Some influential lay persons in different parts of Europe at the end of the twelfth and the beginning of the thirteenth century reproached the ministers of the church for their love of riches and the bad example given in their wealthy way of living. In contrast, Saint Dominic de Guzman and Saint Francis of Assisi offered the example of simple and holy lives. They forbade their followers the possession of wealth or revenue, even in common. The mendicant orders are marked by two characteristics: poverty, practised in common; and a way of life that combined praying together in community with the work of the public ministry of the Church.
Moreover, the mendicant orders presented the appearance of a religious army, the soldiers of which could be moved about as needs changed. Unlike the Benedictine monks, the mendicants were not permanently attached to any one particular convent and to its abbot. The mendicant order, or at least one of its the provinces, took the place of the monastery as an effective geographic seat of religious governance. As a whole, the mendicant order had three levels of governance: an international superior, a provincial superior, and a local superior; unlike a bishop or a Benedictine abbot, all of these mendicant officials were elected for a brief fixed term of office.
These mendicants were usually called "friars," or "brothers." "Friar" may have derived from the Old French word, "frere", and/or from older "fredre", and from Latin word for brother, i.e. "frāter," The friars attempted to follow the literal example of Jesus Christ, who owned nothing, and lived off of the good will of the faithful during his ministry. This, however, did not envision a community of idle persons. The friars were to work at their trade, or to minister through the Scriptures, the sacraments, and the corporeal works of mercy to the poor. In exchange for their labour they could receive food and clothing for one day and night, but they could not accept money.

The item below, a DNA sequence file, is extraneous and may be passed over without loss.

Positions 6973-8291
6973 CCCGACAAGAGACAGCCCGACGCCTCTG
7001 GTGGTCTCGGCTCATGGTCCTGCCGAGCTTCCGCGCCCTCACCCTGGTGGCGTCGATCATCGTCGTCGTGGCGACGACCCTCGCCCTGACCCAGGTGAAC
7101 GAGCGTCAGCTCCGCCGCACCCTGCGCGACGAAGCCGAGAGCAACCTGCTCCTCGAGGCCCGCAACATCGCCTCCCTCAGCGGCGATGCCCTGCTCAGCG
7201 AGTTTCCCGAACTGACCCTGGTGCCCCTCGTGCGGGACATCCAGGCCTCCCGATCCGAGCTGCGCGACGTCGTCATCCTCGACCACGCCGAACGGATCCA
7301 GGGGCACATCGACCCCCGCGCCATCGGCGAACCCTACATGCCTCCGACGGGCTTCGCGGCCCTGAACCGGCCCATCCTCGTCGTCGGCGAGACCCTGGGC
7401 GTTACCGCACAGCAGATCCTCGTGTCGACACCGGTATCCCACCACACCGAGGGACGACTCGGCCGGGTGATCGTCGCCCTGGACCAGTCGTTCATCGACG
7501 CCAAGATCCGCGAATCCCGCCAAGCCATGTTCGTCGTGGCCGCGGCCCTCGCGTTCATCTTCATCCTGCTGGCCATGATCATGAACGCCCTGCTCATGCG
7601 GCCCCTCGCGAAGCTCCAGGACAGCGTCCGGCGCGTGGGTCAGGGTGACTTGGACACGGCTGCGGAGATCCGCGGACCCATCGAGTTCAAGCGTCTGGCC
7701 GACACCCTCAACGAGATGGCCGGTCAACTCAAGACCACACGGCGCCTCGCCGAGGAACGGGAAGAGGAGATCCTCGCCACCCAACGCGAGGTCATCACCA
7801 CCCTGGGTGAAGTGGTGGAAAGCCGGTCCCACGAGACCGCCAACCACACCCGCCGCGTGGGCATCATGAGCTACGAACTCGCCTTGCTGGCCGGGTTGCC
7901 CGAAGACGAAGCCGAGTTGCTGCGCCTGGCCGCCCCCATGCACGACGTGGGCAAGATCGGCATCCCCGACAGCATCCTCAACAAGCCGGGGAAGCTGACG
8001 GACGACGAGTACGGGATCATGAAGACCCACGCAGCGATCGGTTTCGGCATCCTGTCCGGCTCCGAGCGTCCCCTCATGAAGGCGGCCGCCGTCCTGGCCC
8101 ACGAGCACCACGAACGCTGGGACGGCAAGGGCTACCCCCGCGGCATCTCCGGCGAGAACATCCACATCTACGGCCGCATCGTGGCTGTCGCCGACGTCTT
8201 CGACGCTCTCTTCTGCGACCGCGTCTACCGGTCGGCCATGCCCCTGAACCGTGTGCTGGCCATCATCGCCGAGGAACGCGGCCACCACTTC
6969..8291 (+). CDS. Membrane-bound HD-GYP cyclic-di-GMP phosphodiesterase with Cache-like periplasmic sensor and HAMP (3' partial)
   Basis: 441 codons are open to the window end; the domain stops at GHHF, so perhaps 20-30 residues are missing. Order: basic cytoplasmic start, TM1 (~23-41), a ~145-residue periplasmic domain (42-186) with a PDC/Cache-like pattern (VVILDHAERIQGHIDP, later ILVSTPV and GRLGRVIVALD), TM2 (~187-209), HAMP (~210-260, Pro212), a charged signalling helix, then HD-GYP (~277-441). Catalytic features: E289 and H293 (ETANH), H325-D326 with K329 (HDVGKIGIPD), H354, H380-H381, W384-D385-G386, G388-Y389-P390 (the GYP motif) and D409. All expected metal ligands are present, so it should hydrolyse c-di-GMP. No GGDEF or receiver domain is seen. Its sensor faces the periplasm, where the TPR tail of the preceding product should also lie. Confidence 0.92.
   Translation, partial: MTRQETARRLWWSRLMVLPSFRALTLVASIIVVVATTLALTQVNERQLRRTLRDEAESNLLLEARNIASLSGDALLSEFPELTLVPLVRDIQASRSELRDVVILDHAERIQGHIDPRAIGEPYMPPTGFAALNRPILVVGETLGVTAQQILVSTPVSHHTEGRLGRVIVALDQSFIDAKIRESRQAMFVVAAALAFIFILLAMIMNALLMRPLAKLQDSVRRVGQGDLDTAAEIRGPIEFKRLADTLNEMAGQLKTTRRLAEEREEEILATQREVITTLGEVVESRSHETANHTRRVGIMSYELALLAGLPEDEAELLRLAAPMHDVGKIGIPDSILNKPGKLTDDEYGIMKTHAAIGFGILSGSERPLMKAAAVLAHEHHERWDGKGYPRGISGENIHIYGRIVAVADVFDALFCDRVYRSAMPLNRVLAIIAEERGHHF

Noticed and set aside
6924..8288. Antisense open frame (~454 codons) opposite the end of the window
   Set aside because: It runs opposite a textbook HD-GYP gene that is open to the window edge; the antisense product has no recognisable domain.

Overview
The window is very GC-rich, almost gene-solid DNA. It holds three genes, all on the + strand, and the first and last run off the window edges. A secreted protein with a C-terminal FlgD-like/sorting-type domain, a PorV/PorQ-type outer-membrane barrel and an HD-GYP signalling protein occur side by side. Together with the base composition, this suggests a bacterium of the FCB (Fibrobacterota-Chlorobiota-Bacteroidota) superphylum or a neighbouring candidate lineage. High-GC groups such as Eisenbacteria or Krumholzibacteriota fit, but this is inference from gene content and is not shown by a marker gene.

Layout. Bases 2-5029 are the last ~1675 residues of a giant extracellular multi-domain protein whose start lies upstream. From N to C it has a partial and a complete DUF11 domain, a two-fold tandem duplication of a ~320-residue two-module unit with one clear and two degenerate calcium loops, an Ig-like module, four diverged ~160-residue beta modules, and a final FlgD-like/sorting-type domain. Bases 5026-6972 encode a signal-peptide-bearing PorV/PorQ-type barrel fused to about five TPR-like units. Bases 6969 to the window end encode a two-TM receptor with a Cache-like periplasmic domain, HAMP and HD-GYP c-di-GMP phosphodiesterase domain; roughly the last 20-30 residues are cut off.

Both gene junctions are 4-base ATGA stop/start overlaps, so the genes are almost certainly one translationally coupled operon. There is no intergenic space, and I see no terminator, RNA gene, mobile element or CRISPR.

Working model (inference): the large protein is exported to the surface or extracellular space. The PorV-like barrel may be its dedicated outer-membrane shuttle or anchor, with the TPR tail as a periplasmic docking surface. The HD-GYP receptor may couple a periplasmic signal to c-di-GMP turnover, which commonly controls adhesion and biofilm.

Official church reaction to the flexibility of the mendicant friars included an effort to curb at least their excesses. The "wandering friars" were a new phenomenon, prompted both by changing population patterns and the need for church reform. With the rapid emergence of towns and cities, the older Benedictine model of the monastery out in the countryside being the centre of evangelisation and worship became less relevant to an increasing number of town and city dwellers. Only when there was no work to be found could the mendicants turn strictly to the "table of the Lord" as beggars.
The notion of begging also had special significance in the social and economic climate of Europe in the thirteenth century. Europe was just discovering the exclusive use of money as a means of exchange. Up until then most of the world used the barter system, with the use of money as only a secondary option. Italy in the thirteenth century had become fascinated by the use of money. Francis of Assisi showed that the brothers could have peace and happiness even without it. Francis denounced the use of money, and made "holy poverty" a special keynote among his followers. Much of the historical material above is drawn from John Michael Talbot, a highly-regarded musician and Catholic layman in the Franciscan tradition.
The Mendicant Orders
The mendicant orders are marked by two characteristics: poverty, or ownership practised in common; and the "combined life", i.e., the combination of prayer in community and the work of spiritual ministry (preaching, giving the Sacraments, and attending to sick and poor people). Moreover, the mendicant orders were a "flying squad", an army of religious soldiers who - unlike the Benedictines - could be moved about by their leaders because they were not permanently attached to any one particular place. The mendicant order, or at least each particular province within it, took the place that the monastery afforded to the Benedictine monk.
Through the limits finally imposed by the Vatican, any mendicant order had to receive the approval of the Pope, who did this by imposing the requirement of papal approval of their Rule or Constitutions. Most of the popes did more than place legislation around the early mendicant orders, and had the wisdom and innovative spirit to realise the potential and willingness of the mendicants to assist in the reform of the Church.
For example, a man like Cardinal Richard Annibaldi, the Cardinal Protector of the Augustinian Order for the decades between 1256 and his death in 1276 throughout the terms of office of the first five Augustinian Priors General, was a powerful and effective force for the continuation and expansion of the new Order.(Continued on the next page.)